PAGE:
FIG. 4 illustrates one suitable software environment for computer system 30 consistent with the invention. A processor 31 is illustrated as coupled to a memory 38 as well as to several inputs and outputs. For example, user input is received by processor 31, e.g., by mouse 36 and keyboard 37, among others. Additional information may be passed between computer system 30 and other computer systems in networked computer system 25 via network 29. Additional information may be stored to and/or received from mass storage 33. Processor 31 also outputs display data to display 32. It should be appreciated that computer system 30 includes suitable interfaces between processor 31 and each of components 29, 32, 33, 36, 37 and 38 as is well known in the art.
 A Java Virtual Machine (JVM) execution module 40 is illustrated as resident in memory 38, and is configured to execute program code on processor 31, e.g., one or more program threads 42, as well as a collector thread 44 that is used to deallocate unused data stored in an object heap 46. Collector thread 44, which is described in greater detail below, also utilizes a plurality of data structures 48 during its operation.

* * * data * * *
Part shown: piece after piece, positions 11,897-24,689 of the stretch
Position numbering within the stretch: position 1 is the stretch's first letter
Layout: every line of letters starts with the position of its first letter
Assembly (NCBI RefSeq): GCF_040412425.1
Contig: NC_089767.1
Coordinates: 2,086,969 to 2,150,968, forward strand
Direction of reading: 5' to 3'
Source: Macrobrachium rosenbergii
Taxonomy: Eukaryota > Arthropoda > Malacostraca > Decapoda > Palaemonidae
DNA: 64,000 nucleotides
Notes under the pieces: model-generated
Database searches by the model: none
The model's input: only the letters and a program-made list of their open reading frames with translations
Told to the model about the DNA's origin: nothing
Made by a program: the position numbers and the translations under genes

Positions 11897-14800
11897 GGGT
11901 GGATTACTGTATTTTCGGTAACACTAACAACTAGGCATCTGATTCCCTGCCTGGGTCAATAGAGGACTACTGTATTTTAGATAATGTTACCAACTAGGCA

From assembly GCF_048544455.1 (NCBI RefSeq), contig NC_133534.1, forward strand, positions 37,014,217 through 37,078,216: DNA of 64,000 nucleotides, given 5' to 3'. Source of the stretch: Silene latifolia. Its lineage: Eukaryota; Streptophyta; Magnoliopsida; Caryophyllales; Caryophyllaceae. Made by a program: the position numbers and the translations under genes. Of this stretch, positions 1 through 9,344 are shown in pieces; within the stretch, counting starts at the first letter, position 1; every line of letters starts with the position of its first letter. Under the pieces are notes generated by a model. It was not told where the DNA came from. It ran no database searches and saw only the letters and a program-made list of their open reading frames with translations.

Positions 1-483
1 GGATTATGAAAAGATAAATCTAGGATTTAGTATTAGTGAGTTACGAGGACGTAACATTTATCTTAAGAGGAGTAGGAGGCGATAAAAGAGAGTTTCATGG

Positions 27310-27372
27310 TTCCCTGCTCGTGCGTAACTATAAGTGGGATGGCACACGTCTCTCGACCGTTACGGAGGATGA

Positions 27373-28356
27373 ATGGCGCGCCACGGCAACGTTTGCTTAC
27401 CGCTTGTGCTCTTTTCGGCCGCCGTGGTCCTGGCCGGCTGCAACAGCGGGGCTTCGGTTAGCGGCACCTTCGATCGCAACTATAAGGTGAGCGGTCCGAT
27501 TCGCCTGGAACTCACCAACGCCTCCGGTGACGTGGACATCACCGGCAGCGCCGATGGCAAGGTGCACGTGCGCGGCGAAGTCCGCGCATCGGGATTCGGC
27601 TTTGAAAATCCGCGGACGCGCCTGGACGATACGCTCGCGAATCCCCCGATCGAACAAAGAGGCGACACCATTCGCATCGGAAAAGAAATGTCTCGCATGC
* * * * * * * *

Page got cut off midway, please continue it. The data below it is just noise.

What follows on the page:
Execution module 40 may be resident as a component of the operating system of computer system 30, or in the alternative, may be implemented as a separate application that executes on top of an operating system. Furthermore, any of execution module 40, program thread 42, collector thread 44, object heap 46 and collector data structures 48 may, at different times, be resident in whole or in part in any of memory 38, mass storage 33, network 29, or within registers and/or caches in processor 3 1.
 In one embodiment of the invention, JVM 40 is specially configured to operate in a developmental environment. Since such environments are geared towards debugging, as opposed to performance, JVM 40 may be configured for flexibility and optimized code correction. More specifically, the developmental emphasis means that processing delays associated with memory management techniques are better tolerated than with conventional machines.